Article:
The other bit of kit we went to look at is wheelchairs. Ok, they are more special needs buggy than wheelchair but they are very much ‘different’ bits of kit. One thing that struck us is the weight, coming in over 16kg for a ‘buggy’ is a lot and makes getting it in and out of the car difficult so we’re away to look at what other options are available.
As well as being forays into a new world of special needs equipment it’s a stark reminder of Toby’s disability and that it isn’t going to go away, just get harder as he gets bigger.
Kim had a really good chat with Toby’s teacher about his posture and lack of walking, Natalie talked to the school physio who came and saw Toby that day to see how she could help.
The first thing she noticed is that he has one leg longer than the other which isn’t going to be helping with walking and standing, she’s going to refer him for further tests to see if there’s something more serious that needs looking into.
It shows that the staff at the Redway school really care about their kids and do everything they can to look after them.
For some time now we’ve been working with a local architect on plans to adapt our house. Over the summer when Toby was particularly bad it showed us how important a lift, disabled bathroom and hoist are going to be so galvanised us into action.
In principle we get a grant to cover these adaptions but literally don’t have the space to put them in so have agreed that we will create the space by extending the house.
Our plan is to create a lift space in the porch and upstairs a bedroom with lift, hoist and accessible bathroom off it and while knocking the house around wasn’t on our agenda it’s the only option we have. Due to the space we need to create the only logical place to do this is at the front of the house, somewhere planning officers aren’t keen on people extending houses usually.
The planning application is going in this week and we have lots of support from people around us so hopefully it will get the go ahead.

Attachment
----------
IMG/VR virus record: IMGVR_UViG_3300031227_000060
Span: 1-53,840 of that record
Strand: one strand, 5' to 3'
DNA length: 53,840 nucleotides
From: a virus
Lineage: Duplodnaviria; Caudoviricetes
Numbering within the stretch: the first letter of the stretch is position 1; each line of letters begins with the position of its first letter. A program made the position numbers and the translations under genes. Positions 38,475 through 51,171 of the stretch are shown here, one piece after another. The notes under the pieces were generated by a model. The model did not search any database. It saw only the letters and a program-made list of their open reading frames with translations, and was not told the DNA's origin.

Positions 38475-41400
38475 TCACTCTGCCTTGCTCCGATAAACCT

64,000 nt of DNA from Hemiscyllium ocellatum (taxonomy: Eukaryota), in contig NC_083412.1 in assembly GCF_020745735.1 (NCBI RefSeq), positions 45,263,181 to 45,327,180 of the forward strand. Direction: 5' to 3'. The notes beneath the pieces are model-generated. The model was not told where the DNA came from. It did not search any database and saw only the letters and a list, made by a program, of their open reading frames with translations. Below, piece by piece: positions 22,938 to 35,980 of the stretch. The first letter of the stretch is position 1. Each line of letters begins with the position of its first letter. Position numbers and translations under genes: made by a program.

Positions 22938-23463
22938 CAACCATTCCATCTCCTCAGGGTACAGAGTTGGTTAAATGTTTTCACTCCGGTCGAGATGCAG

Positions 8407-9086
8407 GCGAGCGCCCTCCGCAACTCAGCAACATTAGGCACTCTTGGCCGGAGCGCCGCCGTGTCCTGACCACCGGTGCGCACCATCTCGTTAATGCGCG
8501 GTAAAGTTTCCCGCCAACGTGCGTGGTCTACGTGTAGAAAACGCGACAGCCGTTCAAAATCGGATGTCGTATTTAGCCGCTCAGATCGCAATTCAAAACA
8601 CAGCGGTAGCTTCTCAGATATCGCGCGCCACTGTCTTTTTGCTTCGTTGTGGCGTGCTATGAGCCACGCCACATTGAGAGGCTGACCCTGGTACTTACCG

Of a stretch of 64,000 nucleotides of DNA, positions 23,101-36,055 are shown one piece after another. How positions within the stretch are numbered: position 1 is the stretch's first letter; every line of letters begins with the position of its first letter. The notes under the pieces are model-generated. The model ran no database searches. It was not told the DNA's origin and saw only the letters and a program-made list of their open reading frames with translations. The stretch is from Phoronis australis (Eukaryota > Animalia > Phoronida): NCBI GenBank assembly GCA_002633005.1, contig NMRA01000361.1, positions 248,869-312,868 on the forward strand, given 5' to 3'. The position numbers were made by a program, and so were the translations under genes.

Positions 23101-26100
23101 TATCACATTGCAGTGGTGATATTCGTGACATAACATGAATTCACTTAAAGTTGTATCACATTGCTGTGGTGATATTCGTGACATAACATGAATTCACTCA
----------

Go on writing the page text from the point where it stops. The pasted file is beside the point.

Toby’s seizures have continued on a downward spiral, during good spells in the day he has one every 10-20 mins, when it’s bad it’s every 60 seconds or less, sometimes he’s in a continual state of seizure for 15-20mins at a time.
Seizures are lasting from 2-30 seconds which doesn’t sound a lot but the impact on Toby’s body and brain is huge, he wakes up on the floor with his face hurting, lips bleeding and even tooth chipped; dozens of times a day. The seizures are tiring and it shows, he’s often tired and lethargic.
Family & Friends
We’ve had a lot of help and support this month from our family on top of the usual day to day help we get from our parents and carers.
Kim’s family came down before Toby’s birthday and brought lots of presents which was lovely and they were all so generous with their words and actions, we’re very lucky.
You may remember Rob who ran the marathon for Toby earlier in the year, his daughter Emilie was watching the Great Ormond Street DIY SOS episode which featured the amazing Claire and Justin who Rob also ran for, Emilie wanted to know more about Toby so came round the next day with a lovely teddy for Toby.
It’s always nice to have people come and see Toby at home as he’s often on his best form and can get the most out of being around people. We’re always walking around town and so many people know Toby, us, his grandparents and carers (in that order!) and the perception is of a little boy in a buggy, people don’t realise he’s as mobile as he is and how much he loves his noisy books and toys.
As with every month, we couldn’t do it without the support of Toby’s grandparents. Their daily support really helps us to keep going and their love for Toby is so wonderful to see.
Thank you all so much for your continued support, I can’t tell you how much it means to us. Those that are far away, don’t underestimate how a kind word or thought on Facebook can make someone feel, it’s great know so many people think of us all.